Pink Muhly Grass (Muhlenbergia capillaris)
Miscanthus sinensis ‘Adagio’ (Dwarf Maiden Grass)
Black Fountain Grass (Pennisetum ‘Moudry’)
Fountain grass ‘Karley Rose’ (Pennisetum orientale 'Karely Rose')

 'Karley Rose' beat the heat with ease!

More great plants for SUN:

Pink Skullcap (Scutellaria suffrutescens)
Dwarf Mexican Petunia (Katie’s Ruellia)
‘Powis Castle’ Artemisia
Mexican Milkweed (Asclepias curassavica)
Lantana camara
Red Yucca (Hesperaloe parviflora)
Gray Creeping Germander
Mexican Mint Marigold (Tagetes lucida)
Rudbeckia ‘Triloba’
Flame Acanthus (Anisacaths wrightii)
Texas Star Hibiscus
‘Bath’s Pink’ Dianthus
Four Nerve Daisy (Tetraneuris scaposa)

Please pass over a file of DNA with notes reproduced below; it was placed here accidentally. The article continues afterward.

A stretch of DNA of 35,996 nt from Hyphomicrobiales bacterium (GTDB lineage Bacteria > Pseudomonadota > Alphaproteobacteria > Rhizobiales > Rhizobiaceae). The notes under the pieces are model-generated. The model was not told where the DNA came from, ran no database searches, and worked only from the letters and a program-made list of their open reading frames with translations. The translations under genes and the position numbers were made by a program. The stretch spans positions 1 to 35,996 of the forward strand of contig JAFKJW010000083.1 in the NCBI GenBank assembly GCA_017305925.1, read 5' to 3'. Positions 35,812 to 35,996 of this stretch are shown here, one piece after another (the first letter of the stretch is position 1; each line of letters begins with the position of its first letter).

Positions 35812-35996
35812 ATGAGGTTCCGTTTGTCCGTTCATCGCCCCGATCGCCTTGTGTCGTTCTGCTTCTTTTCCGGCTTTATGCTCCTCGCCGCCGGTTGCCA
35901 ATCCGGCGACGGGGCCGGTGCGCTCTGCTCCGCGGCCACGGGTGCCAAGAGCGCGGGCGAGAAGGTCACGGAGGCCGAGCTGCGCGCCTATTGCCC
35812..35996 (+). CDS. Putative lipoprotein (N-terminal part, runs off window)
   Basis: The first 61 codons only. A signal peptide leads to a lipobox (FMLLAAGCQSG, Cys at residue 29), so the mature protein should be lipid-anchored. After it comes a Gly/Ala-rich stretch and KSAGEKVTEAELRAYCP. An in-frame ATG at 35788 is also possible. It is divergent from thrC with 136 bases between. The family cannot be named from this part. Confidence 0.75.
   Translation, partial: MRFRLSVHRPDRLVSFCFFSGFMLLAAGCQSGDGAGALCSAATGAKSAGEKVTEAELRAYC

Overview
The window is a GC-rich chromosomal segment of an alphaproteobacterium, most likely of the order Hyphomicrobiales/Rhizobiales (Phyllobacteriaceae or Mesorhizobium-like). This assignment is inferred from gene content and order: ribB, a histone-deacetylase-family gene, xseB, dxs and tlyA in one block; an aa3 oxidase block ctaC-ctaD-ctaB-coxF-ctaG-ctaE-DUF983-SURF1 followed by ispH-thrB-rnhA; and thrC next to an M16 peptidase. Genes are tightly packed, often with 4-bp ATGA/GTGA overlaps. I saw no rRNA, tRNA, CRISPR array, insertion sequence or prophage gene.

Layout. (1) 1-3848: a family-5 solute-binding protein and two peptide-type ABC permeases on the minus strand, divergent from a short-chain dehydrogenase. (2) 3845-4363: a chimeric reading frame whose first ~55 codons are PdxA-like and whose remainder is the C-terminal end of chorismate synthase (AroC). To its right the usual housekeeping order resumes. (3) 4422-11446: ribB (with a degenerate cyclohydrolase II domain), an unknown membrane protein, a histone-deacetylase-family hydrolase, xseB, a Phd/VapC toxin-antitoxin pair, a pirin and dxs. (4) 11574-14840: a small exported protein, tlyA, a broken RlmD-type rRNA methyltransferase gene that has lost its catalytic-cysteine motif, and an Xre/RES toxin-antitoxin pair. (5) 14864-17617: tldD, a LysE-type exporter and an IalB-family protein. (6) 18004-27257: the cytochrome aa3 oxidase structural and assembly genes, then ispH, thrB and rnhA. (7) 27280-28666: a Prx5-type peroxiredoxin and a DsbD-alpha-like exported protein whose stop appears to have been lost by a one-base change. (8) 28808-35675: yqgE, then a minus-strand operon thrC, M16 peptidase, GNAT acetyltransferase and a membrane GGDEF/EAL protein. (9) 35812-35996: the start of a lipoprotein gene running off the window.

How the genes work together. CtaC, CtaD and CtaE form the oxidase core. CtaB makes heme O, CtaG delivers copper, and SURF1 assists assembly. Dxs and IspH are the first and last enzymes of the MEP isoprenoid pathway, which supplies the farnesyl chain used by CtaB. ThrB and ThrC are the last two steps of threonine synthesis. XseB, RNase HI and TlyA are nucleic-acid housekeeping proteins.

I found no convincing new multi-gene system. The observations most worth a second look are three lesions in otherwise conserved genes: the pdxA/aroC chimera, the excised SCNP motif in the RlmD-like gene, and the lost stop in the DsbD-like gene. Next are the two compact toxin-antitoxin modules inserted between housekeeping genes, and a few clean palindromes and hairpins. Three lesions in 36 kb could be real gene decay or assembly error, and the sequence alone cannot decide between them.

Variegated Liriope ‘Silvery Sunproof’ (with afternoon shade)
Pink Rain Lily (Zephyranthes grandiflora)
Yaupon Holly
Burford Holly
‘Gulfstream,’ ‘Nana,’ and ‘Harbor Dwarf’ Nandina
Yaupon Holly tree
Crape Myrtles
Redbuds: ‘Burgundy Heart,’ ‘The Rising Sun,’ and ‘Oklahoma’
Rose of Sharon (Althea)

Lots of shady characters were star performers as well

Native Turk’s Cap
(Malvaviscus arboreus) 
attracts hummingbirds

Another native, American Beautyberry 
(Callicarpa americana), 
attracts our feathered friends

Hostas absolutely fried, but Leopard Plant (Ligularia/Farfugium) survived with no special care

African Hosta
(Drimiopsis maculata) 
is not bothered by slugs, snails, or heat

 More great plants for SHADE:

Cast Iron Plant (Aspidistra)
Oakleaf Hydrangea
Chocolate plant (Pseuderanthemum alatum)
Purple Shamrock (Oxalis triangularis)
Forsythia Sage (Salvia Madrensis)
Holly Fern (Cyrtomium falcatum)